The Board held that the Nevada offense of attempted violation of NRS 205.273 (possession of a stolen vehicle) was not a categorical aggravated felony theft offense under the law of the Ninth Circuit. NRS 205.273 may be satisfied by possessing, receiving, or transferring a stolen vehicle with either knowledge that it was stolen or reason to believe that it was stolen. However, the generic definition of an aggravated felony theft offense, according to the Ninth Circuit's en banc decision in U.S. v. Corona-Sanchez, requires "the criminal intent to deprive the owner of rights and benefits of ownership, even if such deprivation is less than total or permanent.” The Board appropriately recognized that a conviction does not require that intent if it is based on what a reasonable person should have known, rather than what the defendant actually knew. Therefore, a conviction under NRS 205.273 does not categorically meet the theft definition.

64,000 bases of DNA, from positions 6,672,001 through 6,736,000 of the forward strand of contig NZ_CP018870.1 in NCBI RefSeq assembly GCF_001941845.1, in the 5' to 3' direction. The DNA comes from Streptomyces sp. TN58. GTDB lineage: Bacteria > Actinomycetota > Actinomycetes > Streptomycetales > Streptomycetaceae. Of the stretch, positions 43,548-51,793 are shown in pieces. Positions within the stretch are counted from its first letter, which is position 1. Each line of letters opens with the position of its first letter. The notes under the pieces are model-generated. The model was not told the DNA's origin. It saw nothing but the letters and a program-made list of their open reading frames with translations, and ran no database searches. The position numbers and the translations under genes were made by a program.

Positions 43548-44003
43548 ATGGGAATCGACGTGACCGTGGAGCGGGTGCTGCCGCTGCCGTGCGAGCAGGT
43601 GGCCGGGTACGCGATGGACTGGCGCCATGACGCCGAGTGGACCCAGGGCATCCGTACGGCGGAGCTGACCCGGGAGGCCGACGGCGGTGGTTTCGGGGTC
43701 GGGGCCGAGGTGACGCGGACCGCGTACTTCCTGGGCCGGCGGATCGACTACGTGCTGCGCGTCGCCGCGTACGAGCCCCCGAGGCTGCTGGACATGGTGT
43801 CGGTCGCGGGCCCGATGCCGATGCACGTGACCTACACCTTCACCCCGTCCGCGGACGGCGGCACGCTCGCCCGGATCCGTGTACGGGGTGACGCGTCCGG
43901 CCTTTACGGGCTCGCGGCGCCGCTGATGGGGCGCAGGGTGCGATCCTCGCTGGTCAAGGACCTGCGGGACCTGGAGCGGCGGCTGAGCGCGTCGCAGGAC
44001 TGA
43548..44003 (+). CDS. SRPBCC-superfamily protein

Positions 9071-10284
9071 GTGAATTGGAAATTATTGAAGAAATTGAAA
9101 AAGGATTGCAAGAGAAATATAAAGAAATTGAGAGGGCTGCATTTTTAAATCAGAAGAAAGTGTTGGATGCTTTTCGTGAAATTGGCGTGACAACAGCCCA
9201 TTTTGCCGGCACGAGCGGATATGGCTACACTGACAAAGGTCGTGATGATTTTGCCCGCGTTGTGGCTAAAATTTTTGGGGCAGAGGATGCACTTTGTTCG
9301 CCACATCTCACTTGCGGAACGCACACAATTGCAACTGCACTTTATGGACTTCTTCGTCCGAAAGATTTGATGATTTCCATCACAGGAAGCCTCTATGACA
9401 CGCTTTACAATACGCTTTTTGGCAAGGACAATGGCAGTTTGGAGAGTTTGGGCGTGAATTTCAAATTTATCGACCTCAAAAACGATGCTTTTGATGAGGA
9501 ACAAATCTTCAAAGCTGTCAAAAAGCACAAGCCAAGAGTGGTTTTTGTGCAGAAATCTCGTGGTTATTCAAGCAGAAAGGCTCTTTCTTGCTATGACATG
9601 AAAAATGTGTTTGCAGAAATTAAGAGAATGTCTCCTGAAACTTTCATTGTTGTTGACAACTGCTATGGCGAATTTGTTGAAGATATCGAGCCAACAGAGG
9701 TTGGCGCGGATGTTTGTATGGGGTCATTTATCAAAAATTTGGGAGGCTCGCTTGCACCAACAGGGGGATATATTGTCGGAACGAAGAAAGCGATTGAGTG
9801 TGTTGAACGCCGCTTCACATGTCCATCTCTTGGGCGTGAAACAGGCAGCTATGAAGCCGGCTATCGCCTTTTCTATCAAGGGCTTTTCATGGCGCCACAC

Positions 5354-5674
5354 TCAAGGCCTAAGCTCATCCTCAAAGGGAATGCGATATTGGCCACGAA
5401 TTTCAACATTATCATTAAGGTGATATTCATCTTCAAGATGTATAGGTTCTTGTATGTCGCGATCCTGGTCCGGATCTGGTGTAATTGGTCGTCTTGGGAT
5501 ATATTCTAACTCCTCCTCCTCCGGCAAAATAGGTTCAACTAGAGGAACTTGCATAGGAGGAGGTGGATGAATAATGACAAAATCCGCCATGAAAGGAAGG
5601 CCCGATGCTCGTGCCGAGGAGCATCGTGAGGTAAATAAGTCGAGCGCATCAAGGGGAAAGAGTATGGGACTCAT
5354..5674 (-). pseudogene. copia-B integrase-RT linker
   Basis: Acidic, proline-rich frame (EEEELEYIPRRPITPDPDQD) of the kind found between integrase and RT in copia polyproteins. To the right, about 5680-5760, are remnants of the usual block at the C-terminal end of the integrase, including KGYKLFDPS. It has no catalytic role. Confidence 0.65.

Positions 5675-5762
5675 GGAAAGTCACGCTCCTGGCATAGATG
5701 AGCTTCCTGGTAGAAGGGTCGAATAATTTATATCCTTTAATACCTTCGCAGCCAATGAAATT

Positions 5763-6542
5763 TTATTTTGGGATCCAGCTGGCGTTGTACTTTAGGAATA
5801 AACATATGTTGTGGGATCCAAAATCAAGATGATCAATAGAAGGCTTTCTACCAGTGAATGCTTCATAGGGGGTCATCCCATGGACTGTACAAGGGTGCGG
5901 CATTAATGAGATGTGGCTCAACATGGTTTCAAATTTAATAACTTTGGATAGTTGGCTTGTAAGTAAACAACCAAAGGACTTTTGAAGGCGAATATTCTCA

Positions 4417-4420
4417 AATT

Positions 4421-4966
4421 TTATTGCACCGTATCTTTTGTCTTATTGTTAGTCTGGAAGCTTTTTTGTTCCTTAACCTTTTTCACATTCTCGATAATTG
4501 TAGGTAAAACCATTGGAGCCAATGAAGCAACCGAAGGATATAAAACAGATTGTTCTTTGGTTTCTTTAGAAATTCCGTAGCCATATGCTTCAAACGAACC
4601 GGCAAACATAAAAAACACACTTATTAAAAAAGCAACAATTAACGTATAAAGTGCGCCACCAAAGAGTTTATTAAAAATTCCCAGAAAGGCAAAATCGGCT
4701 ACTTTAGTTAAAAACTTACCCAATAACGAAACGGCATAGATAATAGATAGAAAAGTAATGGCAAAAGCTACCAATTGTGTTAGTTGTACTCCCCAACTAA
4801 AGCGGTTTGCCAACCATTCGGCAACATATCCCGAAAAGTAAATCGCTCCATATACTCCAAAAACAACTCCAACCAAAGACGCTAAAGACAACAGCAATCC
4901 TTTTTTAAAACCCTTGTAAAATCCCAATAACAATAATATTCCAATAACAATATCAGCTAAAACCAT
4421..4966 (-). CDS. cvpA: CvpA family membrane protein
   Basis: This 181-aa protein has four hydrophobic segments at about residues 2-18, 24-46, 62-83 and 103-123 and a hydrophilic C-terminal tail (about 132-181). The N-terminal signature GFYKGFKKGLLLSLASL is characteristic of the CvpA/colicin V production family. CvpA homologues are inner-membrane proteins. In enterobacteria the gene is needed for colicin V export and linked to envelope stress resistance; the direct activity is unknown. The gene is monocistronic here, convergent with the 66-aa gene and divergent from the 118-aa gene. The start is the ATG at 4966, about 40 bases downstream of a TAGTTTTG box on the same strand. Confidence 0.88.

The Board declined to decide whether NRS 205.273 is divisible into two separately enumerated crimes, possession with knowledge and possession with reason to believe. Since both alternatives are listed in the statute, it would seem to be divisible and thus susceptible to the modified categorical approach. I do not know much about Nevada law, though, so perhaps there is an argument against divisibility. It did not matter in this case because the record did not indicate whether the conviction was for knowledge or reason to believe.
The Board also explicitly reserved the question of whether receipt of stolen property with reason to believe it was stolen would meet the generic definition of a theft offense absent controlling circuit precedent. It noted that many jurisdictions, although not most, included receipt with reason to believe in theft statutes at the time Congress enacted the theft aggravated felony definition.